Primarily for general aviation discussion, but other aviation topics are also welcome.
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By rdfb
#1818470
BoeingBoy wrote:The only caveat was that in no way should the flight be operated in any leisure capacity.


This bit gets to me. I can fly if required for maintenance, but I'm not allowed to enjoy it? Why can't I take the scenic route? What objective difference would this make to infection control?

The same goes for Government COVID-19 GA guidance which says that "flights, where conducted, must be kept to the minimum duration possible". Why? I get the "should land at the same airfield from which they departed" because this reduces infection risk. But the length of a flight clearly has nothing to do with it.

All this kind of stipulation does is continue to reinforce my impression that the "guidance" is being made up by jobsworths with no basis in law. There's nothing in the law that limits the length of time you're allowed to be outside your home; only the purpose for which you're there. Nor is there any kind of limitation like this in any guidance produced the Government, as far as I can tell, except for the GA guidance.

I get the argument that we should try to avoid upsetting others, as much as I disagree with it. But it's even worse for this to end up in official government guidance; this kind of motivation has no business there.
Last edited by rdfb on Thu Jan 07, 2021 7:49 am, edited 1 time in total.
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By kanga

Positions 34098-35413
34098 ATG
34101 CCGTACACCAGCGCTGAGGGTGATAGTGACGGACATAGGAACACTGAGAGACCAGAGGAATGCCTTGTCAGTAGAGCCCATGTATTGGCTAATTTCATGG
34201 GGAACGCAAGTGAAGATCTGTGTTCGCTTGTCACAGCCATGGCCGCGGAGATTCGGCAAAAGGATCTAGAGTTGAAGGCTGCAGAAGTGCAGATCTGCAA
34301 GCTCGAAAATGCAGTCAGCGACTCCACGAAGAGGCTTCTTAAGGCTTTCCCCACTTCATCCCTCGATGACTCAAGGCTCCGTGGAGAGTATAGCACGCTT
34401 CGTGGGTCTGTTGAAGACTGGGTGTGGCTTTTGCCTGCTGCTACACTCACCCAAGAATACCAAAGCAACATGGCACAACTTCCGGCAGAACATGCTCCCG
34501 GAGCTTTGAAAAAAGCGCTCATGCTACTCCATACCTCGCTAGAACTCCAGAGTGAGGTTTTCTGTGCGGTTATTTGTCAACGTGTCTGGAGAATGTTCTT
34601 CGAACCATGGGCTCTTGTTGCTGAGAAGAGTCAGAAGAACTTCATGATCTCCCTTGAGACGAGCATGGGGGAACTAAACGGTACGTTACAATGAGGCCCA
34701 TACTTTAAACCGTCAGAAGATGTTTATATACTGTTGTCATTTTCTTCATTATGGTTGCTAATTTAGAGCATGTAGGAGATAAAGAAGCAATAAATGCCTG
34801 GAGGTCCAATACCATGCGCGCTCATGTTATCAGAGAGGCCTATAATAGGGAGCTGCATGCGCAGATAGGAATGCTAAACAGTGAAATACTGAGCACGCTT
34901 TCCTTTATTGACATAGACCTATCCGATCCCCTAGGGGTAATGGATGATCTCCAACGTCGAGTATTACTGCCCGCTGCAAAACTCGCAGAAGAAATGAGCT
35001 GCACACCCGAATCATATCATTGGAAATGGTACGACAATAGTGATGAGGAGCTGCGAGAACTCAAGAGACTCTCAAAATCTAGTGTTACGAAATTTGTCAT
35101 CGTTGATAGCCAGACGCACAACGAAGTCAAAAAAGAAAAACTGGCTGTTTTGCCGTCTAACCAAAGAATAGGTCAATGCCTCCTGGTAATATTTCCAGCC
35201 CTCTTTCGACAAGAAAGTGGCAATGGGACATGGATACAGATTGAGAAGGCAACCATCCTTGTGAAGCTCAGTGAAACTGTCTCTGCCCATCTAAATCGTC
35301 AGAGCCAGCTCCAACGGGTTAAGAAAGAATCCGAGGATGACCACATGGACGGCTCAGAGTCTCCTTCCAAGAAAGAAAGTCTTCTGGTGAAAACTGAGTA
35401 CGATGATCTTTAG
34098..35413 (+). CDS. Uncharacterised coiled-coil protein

#1818504
GAFlyer4Fun wrote:..

If a GA Aircraft had "Air Ambulance" written boldly on the fuselage and underside of a wing ....


Skywatch members can get a logo in the form of a crest to affix to their aircraft. It's quite small though .. :wink:

http://swcap.uk/assets/images/wacap-black-240x300.jpg
By Nick
#1818573
TheFarmer wrote:I’ve had a few messages going back and forth in the last 48 hours that

Just saying, because it’s starting to get on my t1t5. . :roll:

PS Oh, and if you’re one of those snidey FR24 chaps who play for the Cambridge University Netball Team*, get a life and go and count the scratches on your clipboard.

* Work it out.

Heavily snipped....

@TheFarmer So much better than I could have said. Hear hear. :thumright:

Nick
By Lefty
#1818581
Nick wrote:
TheFarmer wrote:I’ve had a few messages going back and forth in the last 48 hours that

Just saying, because it’s starting to get on my t1t5. . :roll:

PS Oh, and if you’re one of those snidey FR24 chaps who play for the Cambridge University Netball Team*, get a life and go and count the scratches on your clipboard.

* Work it out.

Heavily snipped....

@TheFarmer So much better than I could have said. Hear hear. :thumright:

Nick


Seconded !
#1818730
I intend to do my one hour a month as per Lycoming's SL180B but am wondering if it's better to go over the 30 days and wait for warmer weather or crank the engine in the near zero temperatures currently at play. I've really only managed an hour or two per month since last summer. I'm not keen to inhibit the engine as I wan't to keep the aircraft in service for charitable purposes.